Beckham bends it like a CEO

I don't get it. Where is the outrage?

Politicians and pundits love to “bend it” when it comes to stoking resentment about what they call excessive pay for corporate executives. Yet not even the most populist pol is screaming about the inequality of the contract that will pay David Beckham more in one season than the average Los Angeles Galaxy fan will earn in a working lifetime.

And Beckham doesn't just make more than ordinary soccer players. His take-home pay also greatly exceeds that of most corporate CEOs. According to the Corporate Library, a group critical of executive pay practices, the average CEO of a company in the Standard & Poor's 500 made $14.78 million in 2006 in total compensation, including benefits and perks such as stock options.

That's not bad for a year's work. But this payout looks like peanuts when compared with Beckham's deal with the Galaxy. Beckham's pay arrangement with the team is valued at $50 million a season, or $250 million over the length of his five-year contract.

How do executive-pay critics square their criticisms of CEO salaries with their apparent acceptance of high salaries for personalities like Beckham? By spouting a new argument that, unlike entertainers and athletes, CEOs aren't paid on performance.

In their influential book, “Pay Without Performance,” Harvard and Berkeley law professors Lucian Bebchuk and Jesse Fried acknowledge that “star athletes are highly paid, some more than the average S&P 500 CEO.” But they claim that “the process generating the compensation” for sports stars is “quite different” than that for CEOs.

The difference, compensation critics claim, is that public-company boards give CEOs high payouts no matter how they perform. They point to examples such as that of Robert Nardelli, former CEO of Home Depot Inc., the company whose name is emblazoned on the stadium where Beckham now plays.

Under fire because of Home Depot's lagging stock price and criticisms of his management style, Nardelli resigned from the firm in January. But he left with a severance package of unvested benefits and salary for the years left on his contract that was valued at $210 million.

Athletes who perform poorly don't get rewarded like this, it is argued. “When clubs get rid of players, they generally don't provide them with large gratuitous payments,” write Bebchuk and Fried.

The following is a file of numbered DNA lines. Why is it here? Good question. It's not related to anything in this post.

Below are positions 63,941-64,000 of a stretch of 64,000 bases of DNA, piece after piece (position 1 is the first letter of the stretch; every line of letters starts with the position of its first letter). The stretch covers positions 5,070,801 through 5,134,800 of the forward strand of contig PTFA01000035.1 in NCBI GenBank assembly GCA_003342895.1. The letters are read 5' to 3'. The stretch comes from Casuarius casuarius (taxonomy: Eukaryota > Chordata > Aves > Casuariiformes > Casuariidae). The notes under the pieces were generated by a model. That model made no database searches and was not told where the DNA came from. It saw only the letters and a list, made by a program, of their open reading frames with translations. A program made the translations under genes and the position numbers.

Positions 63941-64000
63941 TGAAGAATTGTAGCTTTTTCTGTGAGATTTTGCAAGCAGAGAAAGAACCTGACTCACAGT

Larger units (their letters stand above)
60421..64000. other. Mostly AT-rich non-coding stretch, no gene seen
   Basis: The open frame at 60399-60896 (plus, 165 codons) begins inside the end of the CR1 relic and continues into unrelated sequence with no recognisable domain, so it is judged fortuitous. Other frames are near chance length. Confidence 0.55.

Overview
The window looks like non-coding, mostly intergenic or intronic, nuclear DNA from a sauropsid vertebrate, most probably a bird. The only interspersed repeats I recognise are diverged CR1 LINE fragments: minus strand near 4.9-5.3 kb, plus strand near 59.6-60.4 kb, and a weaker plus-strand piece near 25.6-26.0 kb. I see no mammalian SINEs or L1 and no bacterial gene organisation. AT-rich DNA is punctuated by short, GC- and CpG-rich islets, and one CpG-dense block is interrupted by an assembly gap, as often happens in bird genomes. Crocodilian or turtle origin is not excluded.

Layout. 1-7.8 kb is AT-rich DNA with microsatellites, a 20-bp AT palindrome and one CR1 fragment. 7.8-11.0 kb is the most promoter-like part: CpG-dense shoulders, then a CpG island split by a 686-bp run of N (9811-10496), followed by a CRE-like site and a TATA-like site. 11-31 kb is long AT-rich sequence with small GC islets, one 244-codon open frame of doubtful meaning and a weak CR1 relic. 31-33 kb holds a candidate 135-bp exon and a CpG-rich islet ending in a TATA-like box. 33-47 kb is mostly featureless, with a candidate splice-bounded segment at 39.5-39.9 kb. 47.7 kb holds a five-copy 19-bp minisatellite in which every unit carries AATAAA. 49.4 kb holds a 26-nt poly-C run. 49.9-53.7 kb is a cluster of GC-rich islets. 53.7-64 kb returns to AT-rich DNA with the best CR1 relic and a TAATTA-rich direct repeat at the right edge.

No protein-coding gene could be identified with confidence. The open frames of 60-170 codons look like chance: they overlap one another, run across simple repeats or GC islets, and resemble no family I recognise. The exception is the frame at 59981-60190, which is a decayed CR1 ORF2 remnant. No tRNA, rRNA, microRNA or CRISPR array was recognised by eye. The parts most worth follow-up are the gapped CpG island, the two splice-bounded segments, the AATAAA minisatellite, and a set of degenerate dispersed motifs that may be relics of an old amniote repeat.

But, in fact, they often do just that. All a fan has to do is read the sports page to learn about a star athlete or coach getting a generous cash payout after not living up to expectations. Basketball coach Larry Brown, for instance, received a “golden parachute” of $18 million from the New York Knicks in 2006 after he was fired because of the team's dismal performance under his tenure.

The Galaxy will also be on the hook if Beckham fails to improve the team's performance or popularity. According to Sports Illustrated, he does have plenty of incentive to do well, such as a share of the sales of Galaxy tickets and merchandise. But the magazine also reports that Beckham's “guaranteed salary with the Galaxy is around $50 million over the five-year deal,” and that the team will still owe him a huge sum if he “turns out to be a total bust.”

So whether negotiating for someone to run Home Depot or to play in the Home Depot Center, no firm offers to pay the most talented candidates solely on performance. Beckham, Nardelli and nearly every other superstar of their field were offered pay arrangements largely based on their past performance. As business columnist Allan Sloan noted in Newsweek, when Home Depot hired Nardelli in 2000, he “was considered one of the two hottest CEO prospects in the country.”

Like Beckham, Nardelli looked like a winner because of his past successes. He had been a senior vice president of General Electric Co. and a key player in that company's turnaround by then-CEO Jack Welch.

No one can be expected to perfectly predict the future. And talented people have bargaining power just like the firms and teams they negotiate with. They should have just as much right to protect themselves against a risk of failure as the entities they work for.

If it were not attractive for Beckham to leave Europe for Los Angeles, the Galaxy would be denied the chance to transform soccer into a top American sport. Similarly, if Apple Inc. had not offered a spectacular pay package – including guarantees for failure – to lure back cofounder Steve Jobs, the iPod and iPhone may never have been developed. Consumers and Apple shareholders would then have missed out on the rewards of these revolutionary new products

Paying for the occasional failure is the price we pay for the development of top talent in sports and in business. If the ability to reward skill with high compensation is curtailed, shareholders and sports fans will be on the losing team.